Earlier this week Labour’s Mayoral hopefuls gathered to discuss their housing policies, with all candidates believing we need more homes and more direct action from City Hall to deliver them we could have been in for a dull evening.
But Tessa Jowell’s now traditional citing of the Olympics as evidence that she can deliver for London quickly brought her under attack from most of her rivals and many of the audience over what they see as her failure to ensure that 50% of all homes built on the Olympic park were affordable.
Jowell’s response was disappointingly weak – rather than point out that Boris had scrapped City Hall’s 50% affordable target for all projects in London and that he’d claimed such a target on the Olympic park would create a “ghetto”, she fell back on arguing that one specific section of the development had met that goal under her stewardship.
It was a missed opportunity.
She’d started the night by warning that what mattered was winning the election so you could implement your values and then failed to highlight how ceding City Hall in 2008 and Downing Street in 2010 had contributed to the state of affairs her detractors now sought to blame her for.
Her rivals for the nomination scored a good victory but they might want to be careful about its lasting impact.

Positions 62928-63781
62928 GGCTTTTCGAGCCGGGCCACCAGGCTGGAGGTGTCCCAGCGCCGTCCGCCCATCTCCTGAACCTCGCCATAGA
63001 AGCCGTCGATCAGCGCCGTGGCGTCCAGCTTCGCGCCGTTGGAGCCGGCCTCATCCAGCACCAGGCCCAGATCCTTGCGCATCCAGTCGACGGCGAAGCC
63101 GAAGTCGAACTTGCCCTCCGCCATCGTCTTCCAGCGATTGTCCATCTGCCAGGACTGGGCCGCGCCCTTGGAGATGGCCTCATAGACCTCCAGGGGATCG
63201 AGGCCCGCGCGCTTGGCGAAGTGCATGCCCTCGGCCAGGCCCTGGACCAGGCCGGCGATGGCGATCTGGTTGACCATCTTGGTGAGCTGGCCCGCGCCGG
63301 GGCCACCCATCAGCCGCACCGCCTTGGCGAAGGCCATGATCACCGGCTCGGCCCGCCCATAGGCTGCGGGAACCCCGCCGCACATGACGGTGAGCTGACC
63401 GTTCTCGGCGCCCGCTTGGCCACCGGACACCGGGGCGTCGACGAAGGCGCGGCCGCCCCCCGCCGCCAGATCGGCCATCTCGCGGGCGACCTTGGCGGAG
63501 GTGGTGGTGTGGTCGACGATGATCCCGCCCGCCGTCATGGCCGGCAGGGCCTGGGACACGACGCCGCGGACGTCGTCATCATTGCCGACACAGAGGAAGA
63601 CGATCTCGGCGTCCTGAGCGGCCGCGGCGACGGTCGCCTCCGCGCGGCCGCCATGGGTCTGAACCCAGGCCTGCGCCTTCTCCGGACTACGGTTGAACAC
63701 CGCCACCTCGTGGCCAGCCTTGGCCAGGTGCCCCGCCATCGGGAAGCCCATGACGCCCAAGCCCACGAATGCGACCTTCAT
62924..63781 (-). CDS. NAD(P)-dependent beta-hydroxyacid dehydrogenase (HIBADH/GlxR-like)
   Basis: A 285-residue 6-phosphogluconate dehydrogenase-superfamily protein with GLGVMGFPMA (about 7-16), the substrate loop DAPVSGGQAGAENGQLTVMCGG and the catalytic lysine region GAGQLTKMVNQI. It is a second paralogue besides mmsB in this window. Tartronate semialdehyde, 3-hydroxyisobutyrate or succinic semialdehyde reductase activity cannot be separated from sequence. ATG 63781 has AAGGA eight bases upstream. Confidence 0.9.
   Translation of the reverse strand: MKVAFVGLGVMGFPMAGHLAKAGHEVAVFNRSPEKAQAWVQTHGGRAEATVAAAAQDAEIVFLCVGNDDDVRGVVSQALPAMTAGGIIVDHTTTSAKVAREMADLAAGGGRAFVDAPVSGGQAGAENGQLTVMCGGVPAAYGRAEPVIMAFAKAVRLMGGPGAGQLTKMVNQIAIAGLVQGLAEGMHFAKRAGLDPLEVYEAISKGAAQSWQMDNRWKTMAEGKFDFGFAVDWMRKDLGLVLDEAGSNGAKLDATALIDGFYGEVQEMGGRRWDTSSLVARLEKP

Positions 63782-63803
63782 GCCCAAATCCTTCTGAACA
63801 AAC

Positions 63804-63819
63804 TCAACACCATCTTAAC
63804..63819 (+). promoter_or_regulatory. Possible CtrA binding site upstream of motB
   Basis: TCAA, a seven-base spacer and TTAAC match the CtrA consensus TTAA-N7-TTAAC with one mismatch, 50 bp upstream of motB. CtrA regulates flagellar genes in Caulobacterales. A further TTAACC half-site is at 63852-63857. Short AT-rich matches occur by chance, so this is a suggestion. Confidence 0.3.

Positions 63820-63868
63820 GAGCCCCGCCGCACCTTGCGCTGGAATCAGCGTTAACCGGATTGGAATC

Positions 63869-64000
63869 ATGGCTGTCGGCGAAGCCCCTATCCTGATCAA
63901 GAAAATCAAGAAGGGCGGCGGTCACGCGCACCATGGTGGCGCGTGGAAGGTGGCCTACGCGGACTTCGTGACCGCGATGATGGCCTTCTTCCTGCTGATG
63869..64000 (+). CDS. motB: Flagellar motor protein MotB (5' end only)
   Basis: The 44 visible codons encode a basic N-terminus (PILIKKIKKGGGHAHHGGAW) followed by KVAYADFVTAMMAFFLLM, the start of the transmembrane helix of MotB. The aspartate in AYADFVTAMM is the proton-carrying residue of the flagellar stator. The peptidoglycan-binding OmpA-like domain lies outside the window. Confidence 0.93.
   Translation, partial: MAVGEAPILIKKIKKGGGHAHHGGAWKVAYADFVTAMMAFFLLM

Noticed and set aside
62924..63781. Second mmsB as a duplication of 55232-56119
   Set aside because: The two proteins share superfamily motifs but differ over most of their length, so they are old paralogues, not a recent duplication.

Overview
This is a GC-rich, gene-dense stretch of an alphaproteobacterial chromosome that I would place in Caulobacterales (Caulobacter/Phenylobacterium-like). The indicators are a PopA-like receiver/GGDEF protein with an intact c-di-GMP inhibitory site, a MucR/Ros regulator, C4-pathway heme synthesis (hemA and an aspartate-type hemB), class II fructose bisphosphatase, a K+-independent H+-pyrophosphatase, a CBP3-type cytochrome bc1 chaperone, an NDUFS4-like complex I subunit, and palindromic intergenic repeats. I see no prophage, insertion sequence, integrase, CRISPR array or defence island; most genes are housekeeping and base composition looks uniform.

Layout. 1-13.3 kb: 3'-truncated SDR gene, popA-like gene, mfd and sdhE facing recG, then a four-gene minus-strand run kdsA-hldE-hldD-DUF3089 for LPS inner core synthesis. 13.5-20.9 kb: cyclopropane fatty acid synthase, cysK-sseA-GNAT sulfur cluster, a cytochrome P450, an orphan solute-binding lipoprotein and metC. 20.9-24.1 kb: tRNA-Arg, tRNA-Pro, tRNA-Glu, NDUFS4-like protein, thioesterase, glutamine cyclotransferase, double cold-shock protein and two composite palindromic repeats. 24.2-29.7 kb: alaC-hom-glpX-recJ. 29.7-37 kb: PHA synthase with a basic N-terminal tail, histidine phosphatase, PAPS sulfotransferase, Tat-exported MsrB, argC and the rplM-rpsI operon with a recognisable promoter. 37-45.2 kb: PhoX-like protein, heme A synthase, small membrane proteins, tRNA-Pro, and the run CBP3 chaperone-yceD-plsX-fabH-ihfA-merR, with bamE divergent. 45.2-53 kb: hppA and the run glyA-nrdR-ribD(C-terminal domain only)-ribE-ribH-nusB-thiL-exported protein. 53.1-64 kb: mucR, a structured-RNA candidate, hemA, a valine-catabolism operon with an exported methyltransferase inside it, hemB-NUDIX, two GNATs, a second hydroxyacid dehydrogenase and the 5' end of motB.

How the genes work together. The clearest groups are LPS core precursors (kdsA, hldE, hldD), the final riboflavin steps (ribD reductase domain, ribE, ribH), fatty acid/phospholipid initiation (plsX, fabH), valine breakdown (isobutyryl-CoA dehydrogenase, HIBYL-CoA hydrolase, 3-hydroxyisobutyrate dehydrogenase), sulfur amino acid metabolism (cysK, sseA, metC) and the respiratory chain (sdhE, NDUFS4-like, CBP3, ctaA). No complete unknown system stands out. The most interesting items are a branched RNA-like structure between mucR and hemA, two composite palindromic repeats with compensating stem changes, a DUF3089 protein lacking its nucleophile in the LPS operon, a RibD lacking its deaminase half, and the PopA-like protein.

Jowell’s levels of support among councillors and council leaders and her endorsement by Labour’s regional chair Len Duvall means we can probably say that she is, at the very least, joint favourite to emerge as the party’s candidate in September.
So knocking the Olympic legacy and Jowell’s part in securing it is a line of attack which could easily rebound.
For years senior London Tories have wondered how they can attack Jowell’s record – the Olympics was always thought to be off-limits thanks to Boris and David Cameron’s repeated claims that they were an unquestionable success.
A member of Johnson’s team once described the Games to me as a “cultural Falklands” – an unexpected success which rallied a nation in its doldrums and challenged the world’s perceptions of what we were capable of.
But Labour are in danger of chipping away at that perception and allow the games to become a stick with which Zac Goldsmith or Stephen Greenhalgh can beat Jowell between September and next May.
Not only are they playing down the Games’ legacy for ordinary Londoners by arguing that too few homes were built, but their shadow culture secretary Chris Bryant recently introduced the word “fiasco” into the Olympic lexicon.
By proving himself unable to resist the cheapest line of attack when there’s a headline in it for him, Bryant allowed Boris to agree that at least one part of the Olympic project was a balls up and then swiftly point the finger of blame at the Labour mayor and Government in power when the project was first drawn up.
In return for an afternoon in the news and a few more votes in the party’s mayoral selection, Labour’s politicians are writing their opponents’ attacks lines and risk eroding the chances of a second City Hall win.